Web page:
In April, my colleagues and I had the opportunity to visit association member Jefferson Einstein Medical Center Philadelphia. This health system has been a member of America’s Essential Hospitals for 10 years and has long been involved in the association’s advocacy.

Einstein banner

The hospital, in north Philadelphia, serves one of the nation’s most under-resourced communities, which sees some of the nation’s highest rates of overdose and gun violence.

My colleagues and I spent the day chatting with Jefferson Einstein staff about the variety of departments within the hospital and the challenges they face.

Community Practice Program

In our first session, Matthew Behme, MD, medical director of the Jefferson Einstein Community Practice Center and associate program director of the Internal Medicine Residency Program, shared how the Community Practice Center works to mitigate community health issues, including food insecurity and substance use disorder.

The area surrounding Jefferson Einstein is known as a food desert, where many patients face barriers accessing nutritional foods. According to Behme, more than 20 percent of patients are food insecure, and 70 to 80 percent are nutrient lacking. So, the hospital offers a no-cost food distribution program on its campus. This farmer’s market benefits the community but comes with challenges, Behme said. Lack of staff to run the program has led hospital staff themselves to distribute the food, rain or shine.

EMCP EM Residents Thank you for What you do everyday!Behme, who underwent his residency at Einstein, also detailed the importance of the hospital’s residency program, which currently hosts 110 internal medicine residents. Few residents often stay at Jefferson Einstein following their residency, which Behme says he wants to change.

The most impactful portion of this session for me was hearing about the urgent needs of substance use disorder patients, who often are at risk of not making it through the night without immediate medical attention. Behme detailed the stress that puts on the hospital’s emergency department, which already faces a high volume of patients, long wait times, and limited staff.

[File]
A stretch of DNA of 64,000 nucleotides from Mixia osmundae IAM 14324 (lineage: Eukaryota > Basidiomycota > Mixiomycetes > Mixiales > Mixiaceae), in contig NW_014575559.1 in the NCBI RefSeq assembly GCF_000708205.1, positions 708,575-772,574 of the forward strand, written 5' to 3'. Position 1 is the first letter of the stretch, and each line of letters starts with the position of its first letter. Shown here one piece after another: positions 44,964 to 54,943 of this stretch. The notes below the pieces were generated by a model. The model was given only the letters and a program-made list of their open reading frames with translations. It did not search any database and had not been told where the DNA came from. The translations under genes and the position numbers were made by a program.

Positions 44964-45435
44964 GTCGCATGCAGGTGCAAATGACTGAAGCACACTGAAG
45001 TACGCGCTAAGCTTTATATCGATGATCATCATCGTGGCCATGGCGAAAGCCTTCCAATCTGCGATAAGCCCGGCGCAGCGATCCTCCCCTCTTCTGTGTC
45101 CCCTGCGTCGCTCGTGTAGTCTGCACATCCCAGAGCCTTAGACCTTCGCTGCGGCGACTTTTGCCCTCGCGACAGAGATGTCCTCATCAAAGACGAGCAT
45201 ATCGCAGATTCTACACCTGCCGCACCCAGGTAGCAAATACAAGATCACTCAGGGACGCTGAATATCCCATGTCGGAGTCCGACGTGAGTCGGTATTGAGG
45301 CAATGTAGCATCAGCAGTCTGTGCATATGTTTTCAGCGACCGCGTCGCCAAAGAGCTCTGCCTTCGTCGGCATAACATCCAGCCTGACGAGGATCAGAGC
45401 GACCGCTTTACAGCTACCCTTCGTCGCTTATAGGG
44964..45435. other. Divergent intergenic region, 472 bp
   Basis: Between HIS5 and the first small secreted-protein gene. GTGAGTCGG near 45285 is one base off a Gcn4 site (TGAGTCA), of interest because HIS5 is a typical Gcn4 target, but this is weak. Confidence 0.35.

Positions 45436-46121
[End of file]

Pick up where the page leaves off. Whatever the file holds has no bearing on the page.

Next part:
Other staff shared that, throughout the COVID-19 pandemic, the city saw a steep increase in patient relapses and overdoses at home. Today, Jefferson Einstein Protective Services supervisors carry naloxone, a medication that can treat narcotic overdose.

Behme now runs a program that offers a safe meeting space for substance use disorder patients to discuss struggles and consult with him.

Jefferson Einstein Protective Services

Next, we heard from Sergeant Joseph Loscalzo and Protective Services Officer Venus Powell, of Jefferson Einstein Protective Services, the hospital’s security team.

Loscalzo shared the health system’s efforts to increase recruitment and retention and stated that the network recently increased the number of officers on staff and their compensation.

He explained that the protective services team serves to “recognize, understand, and verbally deescalate” any altercations within the system.Hallway at Jefferson Einstein Medical Center Philadelphia

Jefferson Einstein implemented bulletproof vests for protective officers at the start of the pandemic due to an increase in on-campus security threats in recent years. In 2022, 65,178 security calls were made on the Jefferson Einstein Philadelphia campus, and this year, the number is already up to 23,985, Loscalzo said.

Jefferson Einstein Protective Services is currently working to establish a stronger infrastructure that would provide all hospital staff individual panic buttons to discreetly call security during an emergency.

Loscalzo noted that Jefferson Einstein Protective Services intends to deescalate aggressive or threatening behavior without having to call the police.

Emergency Department